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Tigers Prospect Notebook: Kyle Funkhouser might be a draft day steal for Detroit

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Funkhouser overpowered the Midwest League, and is now headed to Lakeland.

MLB: Spring Training-New York Yankees at Detroit Tigers Kim Klement-USA TODAY Sports

Remember when the Detroit Tigers selected Kyle Funkhouser in the fourth round of the 2016 MLB draft? Fans got excited, and for good reason. Funkhouser was one of the big stories of the 2015 draft, when his once-bulletproof stock fell. He dropped all the way to the Los Angeles Dodgers at No. 35 overall, and ultimately decided to return to the University of Louisville for his senior season. A year later, Funkhouser’s reputation was damaged to the point that the Tigers were able to snag him at No. 115 overall, their second pick of the entire draft.

Now, nearly one year later, Funkhouser might be the one saying “told ya so.” The 23-year-old righthander enjoyed modest success at short-season Connecticut in 2016, fanning 34 batters in 37 13 innings pitched. He blew the doors off the Midwest League, though, striking out 49 hitters in just 31 13 frames. With his fastball velocity returning to the high 90s, Funkhouser was impressive enough that the Tigers recently promoted him to High-A Lakeland. He will make his first start for the Flying Tigers on Sunday afternoon at Joker Marchant Stadium.

The uptick in Funkhouser’s velocity makes things even more exciting. He snuck into the top 10 in TigsTown’s preseason prospect rankings, and was No. 8 on our list as well. Mind you, these rankings came before he started blowing 97 mile-per-hour fastballs by hitters in the Midwest League. Now that he’s doing that, it’s like the Tigers have another top 10 draft pick in their farm system. Funkhouser is one of the few prospects in the Tigers system with true upper-rotation upside, and the lower minors are proving no match for him so far. He still has a ways to go before even reaching the majors, but we’ll be keeping a close eye on him every step of the way.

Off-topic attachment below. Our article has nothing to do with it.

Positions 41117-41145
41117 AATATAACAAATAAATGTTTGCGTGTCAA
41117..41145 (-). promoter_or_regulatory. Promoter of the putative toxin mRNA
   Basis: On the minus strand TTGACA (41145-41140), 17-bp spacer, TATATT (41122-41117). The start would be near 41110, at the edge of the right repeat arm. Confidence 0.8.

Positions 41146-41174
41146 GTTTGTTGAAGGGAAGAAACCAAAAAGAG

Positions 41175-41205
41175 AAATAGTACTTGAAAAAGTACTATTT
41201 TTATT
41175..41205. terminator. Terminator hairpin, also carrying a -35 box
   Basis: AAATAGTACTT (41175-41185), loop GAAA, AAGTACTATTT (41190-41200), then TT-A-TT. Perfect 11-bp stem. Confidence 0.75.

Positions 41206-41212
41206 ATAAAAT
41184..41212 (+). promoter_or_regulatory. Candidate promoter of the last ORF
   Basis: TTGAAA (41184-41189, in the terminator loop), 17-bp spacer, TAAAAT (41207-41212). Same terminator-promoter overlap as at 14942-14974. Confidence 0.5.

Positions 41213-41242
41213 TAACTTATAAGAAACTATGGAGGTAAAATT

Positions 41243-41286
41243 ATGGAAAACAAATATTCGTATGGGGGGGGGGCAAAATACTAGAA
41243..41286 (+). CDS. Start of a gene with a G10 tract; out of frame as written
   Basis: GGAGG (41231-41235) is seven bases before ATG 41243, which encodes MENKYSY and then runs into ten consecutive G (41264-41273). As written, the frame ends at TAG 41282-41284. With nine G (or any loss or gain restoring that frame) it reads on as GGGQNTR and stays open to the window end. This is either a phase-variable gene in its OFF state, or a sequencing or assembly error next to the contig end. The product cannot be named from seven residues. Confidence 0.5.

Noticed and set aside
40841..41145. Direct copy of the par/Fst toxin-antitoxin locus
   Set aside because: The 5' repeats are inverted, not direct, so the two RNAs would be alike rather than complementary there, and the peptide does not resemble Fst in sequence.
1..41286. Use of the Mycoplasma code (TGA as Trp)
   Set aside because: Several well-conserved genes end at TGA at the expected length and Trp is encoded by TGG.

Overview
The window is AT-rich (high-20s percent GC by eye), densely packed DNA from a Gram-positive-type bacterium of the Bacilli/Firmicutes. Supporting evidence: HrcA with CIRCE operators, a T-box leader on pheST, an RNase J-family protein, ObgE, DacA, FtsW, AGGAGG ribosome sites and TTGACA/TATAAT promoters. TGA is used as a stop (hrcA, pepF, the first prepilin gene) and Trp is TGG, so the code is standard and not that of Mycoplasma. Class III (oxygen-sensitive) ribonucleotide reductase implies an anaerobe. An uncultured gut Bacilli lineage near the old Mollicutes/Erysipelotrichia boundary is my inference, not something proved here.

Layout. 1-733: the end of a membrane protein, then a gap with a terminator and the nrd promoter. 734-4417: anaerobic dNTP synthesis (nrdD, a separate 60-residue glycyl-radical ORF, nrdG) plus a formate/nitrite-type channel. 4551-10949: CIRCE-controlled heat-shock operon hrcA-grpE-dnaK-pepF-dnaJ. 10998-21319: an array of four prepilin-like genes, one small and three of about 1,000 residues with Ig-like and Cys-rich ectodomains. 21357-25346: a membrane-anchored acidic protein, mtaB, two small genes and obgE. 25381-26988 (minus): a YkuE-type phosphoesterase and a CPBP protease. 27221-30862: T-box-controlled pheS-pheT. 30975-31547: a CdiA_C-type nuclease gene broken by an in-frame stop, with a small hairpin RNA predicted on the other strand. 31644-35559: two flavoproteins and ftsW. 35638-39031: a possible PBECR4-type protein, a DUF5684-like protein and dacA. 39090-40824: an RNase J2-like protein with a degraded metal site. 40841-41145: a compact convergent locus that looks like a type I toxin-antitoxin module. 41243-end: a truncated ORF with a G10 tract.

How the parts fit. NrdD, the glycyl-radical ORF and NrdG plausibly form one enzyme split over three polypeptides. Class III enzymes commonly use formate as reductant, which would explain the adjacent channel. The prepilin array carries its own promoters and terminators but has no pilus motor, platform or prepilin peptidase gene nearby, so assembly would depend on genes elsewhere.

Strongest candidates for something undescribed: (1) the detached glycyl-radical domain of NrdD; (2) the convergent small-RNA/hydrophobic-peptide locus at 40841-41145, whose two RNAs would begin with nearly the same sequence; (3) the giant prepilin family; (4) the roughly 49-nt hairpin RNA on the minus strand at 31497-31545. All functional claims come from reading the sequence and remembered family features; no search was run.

Single-A West Michigan: LHP Austin Sodders

Teammate Gregory Soto grabbed what few headlines exist for players in the Midwest League after going all of April without allowing an earned run, but lefthander Austin Sodders has been just as dominant in a Whitecaps uniform. A seventh round pick in the 2016 MLB draft, Sodders has a 5-0 record and 0.73 ERA with 43 strikeouts in 37 innings pitched. Opponents have only managed 25 hits in those 37 frames, and he has allowed just one home run thus far.

However, Sodders’ numbers might be somewhat of a mirage. The 22-year-old lefthander pitched at UC Riverside, and the competition in the Midwest League isn’t much of a step up from his college days. TigsTown’s Chris Brown noted that Sodders has some of the best command in all the Tigers’ farm system, but his overall evaluation wasn’t promising.

Sodders is another lefty with fringe stuff that plays up due to his command. His secondary pitches are a bit lacking, but he has no issue working his fastball to either edge of the plate.

Sodders didn’t even make TigsTown’s top 50 prospect list earlier this spring, and his expected success at a low level shouldn’t move the needle much. We have seen fellow finesse lefty Tyler Alexander struggle mightily at Double-A so far this year, and Sodders is likely to do the same unless his arsenal improves considerably.

Double-A Erie: IF Kody Eaves

Forgive me for scouting a stat line here, but Kody Eaves has gotten off to a monster start this season. The 23-year-old infielder — yeah, I thought he was older too — is hitting .294/.368/.471 with three home runs in 20 games played this season. Two of those home runs have come in consecutive days, and he is showing no ill effects from a hamstring strain that sidelined him for two weeks in early May.

Eaves’ early season power surge is a surprise because he has never hit for power before. In fact, he hasn’t done much hitting at all. He batted an unimpressive .222/.312/.422 for the SeaWolves last season, and posted matching .308 on-base percentages in 2014 and 2015 at lower levels when he was in the Los Angeles Angels’ farm system.

While it’s easy to peg Eaves as a future utility player, the uptick in production might signal something greater. A left-handed hitter with quick hands and a decent approach at the plate, Eaves compiled an .804 OPS against right-handed pitching last season. He hit 11 home runs and stole 21 bases in High-A ball the year before, when he also demonstrated significant platoon splits. He might not be the heir apparent to Ian Kinsler at second base, but his athleticism, strong arm, and left-handed bat could afford him consistent playing time against righties if things break the right way.

In other words, exactly what Jefry Marte provided for the Angels last year.